Attorney General Gansler Secures $2.25 mil for Maryland in Medicaid Fraud Settlement
Maxim Healthcare Services agrees to pay $150 million to 41 states
MD ( Sept. 12, 2011) - Maryland Attorney General Douglas F. Gansler, along with 40 other state attorneys general and the U.S. Department of Justice, has reached a settlement with Maxim Healthcare Services, Inc. that will return $2,248,328 to the Maryland Medicaid program. Maxim Healthcare Services is based in Columbia, MD and provides in-home nursing and home health aide services to people with disabilities in 41 states.
“The $2.25 million we’ve recovered will help Maryland families who need the health care services this money provides,” said Attorney General Douglas F. Gansler. “This is an example of how Maryland can put such whistleblower cases to work in the future now that we have a False Claims law in place.”
Maxim agreed to pay a criminal penalty of $20 million along with approximately $130 million in civil settlements for submitting $61 million in fraudulent billings to government health care programs nationwide. The settlement agreement resolves allegations that Maxim submitted claims for services not rendered, and that the company submitted claims that lacked required documentation. The settlement also resolves allegations that certain Maxim facilities were not properly licensed and were therefore ineligible under the Medicaid rules to submit claims for reimbursement.
This investigation began with a whistleblower lawsuit filed in US District Court in New Jersey. The whistleblower or, “relator” who brought the suit on behalf of the government, is a New Jersey resident. This case began with allegations that a small number of false claims were filed on behalf of a single Medicaid recipient, and was subsequently developed by the government into a forty-one state settlement.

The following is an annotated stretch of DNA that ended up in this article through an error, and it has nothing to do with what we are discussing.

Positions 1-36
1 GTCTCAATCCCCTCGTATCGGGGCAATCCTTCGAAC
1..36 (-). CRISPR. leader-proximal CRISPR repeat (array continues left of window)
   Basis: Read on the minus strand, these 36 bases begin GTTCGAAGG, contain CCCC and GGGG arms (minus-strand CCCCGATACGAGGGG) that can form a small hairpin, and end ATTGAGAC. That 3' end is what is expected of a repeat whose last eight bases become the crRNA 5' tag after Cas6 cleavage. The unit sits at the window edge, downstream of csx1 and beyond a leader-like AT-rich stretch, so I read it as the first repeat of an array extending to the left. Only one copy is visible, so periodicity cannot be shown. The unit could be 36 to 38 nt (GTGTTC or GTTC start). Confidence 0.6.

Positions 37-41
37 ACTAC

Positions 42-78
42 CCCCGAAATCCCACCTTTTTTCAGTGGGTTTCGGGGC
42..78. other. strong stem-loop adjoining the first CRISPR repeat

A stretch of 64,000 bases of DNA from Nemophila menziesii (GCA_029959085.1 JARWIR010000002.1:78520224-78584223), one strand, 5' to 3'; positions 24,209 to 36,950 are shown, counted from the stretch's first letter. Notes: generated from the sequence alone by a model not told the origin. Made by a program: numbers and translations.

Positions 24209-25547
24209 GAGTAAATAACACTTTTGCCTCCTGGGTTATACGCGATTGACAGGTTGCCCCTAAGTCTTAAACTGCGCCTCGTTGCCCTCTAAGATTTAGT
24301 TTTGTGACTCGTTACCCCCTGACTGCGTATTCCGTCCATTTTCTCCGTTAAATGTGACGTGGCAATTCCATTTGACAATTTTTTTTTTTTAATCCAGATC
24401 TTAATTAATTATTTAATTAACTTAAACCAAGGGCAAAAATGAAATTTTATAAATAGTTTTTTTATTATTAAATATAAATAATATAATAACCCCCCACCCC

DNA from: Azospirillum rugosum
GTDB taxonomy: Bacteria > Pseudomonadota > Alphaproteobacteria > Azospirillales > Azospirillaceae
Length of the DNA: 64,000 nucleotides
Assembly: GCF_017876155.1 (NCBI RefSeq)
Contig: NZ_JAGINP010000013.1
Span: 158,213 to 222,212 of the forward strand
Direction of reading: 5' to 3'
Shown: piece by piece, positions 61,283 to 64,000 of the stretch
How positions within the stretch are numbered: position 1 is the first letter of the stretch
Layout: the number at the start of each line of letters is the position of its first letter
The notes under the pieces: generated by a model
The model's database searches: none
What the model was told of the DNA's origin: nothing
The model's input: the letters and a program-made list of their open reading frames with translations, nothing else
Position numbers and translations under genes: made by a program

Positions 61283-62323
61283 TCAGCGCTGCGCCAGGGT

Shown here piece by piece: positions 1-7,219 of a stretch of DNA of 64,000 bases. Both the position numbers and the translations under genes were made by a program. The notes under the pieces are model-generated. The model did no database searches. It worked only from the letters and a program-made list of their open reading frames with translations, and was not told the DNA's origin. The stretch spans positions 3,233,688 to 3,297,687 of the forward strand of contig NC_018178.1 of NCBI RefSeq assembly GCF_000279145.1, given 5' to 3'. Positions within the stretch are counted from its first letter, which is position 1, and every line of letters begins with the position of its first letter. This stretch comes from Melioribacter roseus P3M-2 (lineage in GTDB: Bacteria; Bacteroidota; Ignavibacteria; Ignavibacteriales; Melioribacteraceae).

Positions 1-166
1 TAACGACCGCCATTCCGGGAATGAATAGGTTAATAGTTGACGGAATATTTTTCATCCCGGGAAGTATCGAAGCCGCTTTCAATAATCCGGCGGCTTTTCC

The settlement is the result of a joint investigation by the United States Attorney’s Office for the District of New Jersey, the US Department of Justice and a State Team of representatives from the Medicaid Fraud Control Units of New Jersey, Virginia, Massachusetts and Ohio. In addition to the civil settlement, Federal prosecutors have secured guilty pleas to criminal charges from 8 former Maxim employees, and the company has agreed to enter a deferred prosecution agreement. None of the 8 former Maxim employees who pled guilty are from Maryland.
Maxim has also agreed to the terms of a Corporate Integrity Agreement (CIA) with the Office of the Inspector General of United States Department of Health and Human Services (HHS-OIG), and will hire a corporate monitor, at company expense, to ensure compliance with the terms of the CIA.
The total civil settlement of $130 million includes $121,514,199.08 designated as Medicaid program recovery. (Medicaid is a state administered healthcare program for the indigent and disabled which is funded jointly by the states and the federal government.) The remaining portion of the civil recovery is for damages to the Veteran’s Administration program.